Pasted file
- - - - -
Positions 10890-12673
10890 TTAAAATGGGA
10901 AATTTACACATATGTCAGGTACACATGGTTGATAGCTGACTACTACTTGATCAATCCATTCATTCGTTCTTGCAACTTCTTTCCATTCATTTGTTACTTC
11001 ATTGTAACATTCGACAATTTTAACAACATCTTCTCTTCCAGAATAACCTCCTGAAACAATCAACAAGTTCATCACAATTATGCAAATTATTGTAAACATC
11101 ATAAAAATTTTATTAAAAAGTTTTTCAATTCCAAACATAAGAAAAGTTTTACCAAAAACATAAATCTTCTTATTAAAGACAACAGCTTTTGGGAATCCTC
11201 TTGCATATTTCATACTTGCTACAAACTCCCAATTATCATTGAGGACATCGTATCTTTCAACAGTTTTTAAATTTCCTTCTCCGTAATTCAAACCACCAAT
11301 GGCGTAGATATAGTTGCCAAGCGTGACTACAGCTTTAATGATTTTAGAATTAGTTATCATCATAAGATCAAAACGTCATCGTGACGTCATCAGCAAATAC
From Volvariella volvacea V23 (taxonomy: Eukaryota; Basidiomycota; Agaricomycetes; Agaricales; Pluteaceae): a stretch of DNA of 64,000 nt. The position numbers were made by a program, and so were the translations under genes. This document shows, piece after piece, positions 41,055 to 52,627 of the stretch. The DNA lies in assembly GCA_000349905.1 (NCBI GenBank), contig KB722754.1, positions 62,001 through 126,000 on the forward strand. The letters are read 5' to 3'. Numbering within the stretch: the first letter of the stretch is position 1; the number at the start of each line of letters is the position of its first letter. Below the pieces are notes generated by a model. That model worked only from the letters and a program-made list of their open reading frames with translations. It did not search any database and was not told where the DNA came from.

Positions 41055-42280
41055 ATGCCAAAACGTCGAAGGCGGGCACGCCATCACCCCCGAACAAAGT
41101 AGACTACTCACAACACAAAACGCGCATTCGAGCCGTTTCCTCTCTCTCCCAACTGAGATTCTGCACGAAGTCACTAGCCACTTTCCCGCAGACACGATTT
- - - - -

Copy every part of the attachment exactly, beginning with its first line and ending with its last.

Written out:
Positions 10890-12673
10890 TTAAAATGGGA
10901 AATTTACACATATGTCAGGTACACATGGTTGATAGCTGACTACTACTTGATCAATCCATTCATTCGTTCTTGCAACTTCTTTCCATTCATTTGTTACTTC
11001 ATTGTAACATTCGACAATTTTAACAACATCTTCTCTTCCAGAATAACCTCCTGAAACAATCAACAAGTTCATCACAATTATGCAAATTATTGTAAACATC
11101 ATAAAAATTTTATTAAAAAGTTTTTCAATTCCAAACATAAGAAAAGTTTTACCAAAAACATAAATCTTCTTATTAAAGACAACAGCTTTTGGGAATCCTC
11201 TTGCATATTTCATACTTGCTACAAACTCCCAATTATCATTGAGGACATCGTATCTTTCAACAGTTTTTAAATTTCCTTCTCCGTAATTCAAACCACCAAT
11301 GGCGTAGATATAGTTGCCAAGCGTGACTACAGCTTTAATGATTTTAGAATTAGTTATCATCATAAGATCAAAACGTCATCGTGACGTCATCAGCAAATAC
From Volvariella volvacea V23 (taxonomy: Eukaryota; Basidiomycota; Agaricomycetes; Agaricales; Pluteaceae): a stretch of DNA of 64,000 nt. The position numbers were made by a program, and so were the translations under genes. This document shows, piece after piece, positions 41,055 to 52,627 of the stretch. The DNA lies in assembly GCA_000349905.1 (NCBI GenBank), contig KB722754.1, positions 62,001 through 126,000 on the forward strand. The letters are read 5' to 3'. Numbering within the stretch: the first letter of the stretch is position 1; the number at the start of each line of letters is the position of its first letter. Below the pieces are notes generated by a model. That model worked only from the letters and a program-made list of their open reading frames with translations. It did not search any database and was not told where the DNA came from.

Positions 41055-42280
41055 ATGCCAAAACGTCGAAGGCGGGCACGCCATCACCCCCGAACAAAGT
41101 AGACTACTCACAACACAAAACGCGCATTCGAGCCGTTTCCTCTCTCTCCCAACTGAGATTCTGCACGAAGTCACTAGCCACTTTCCCGCAGACACGATTT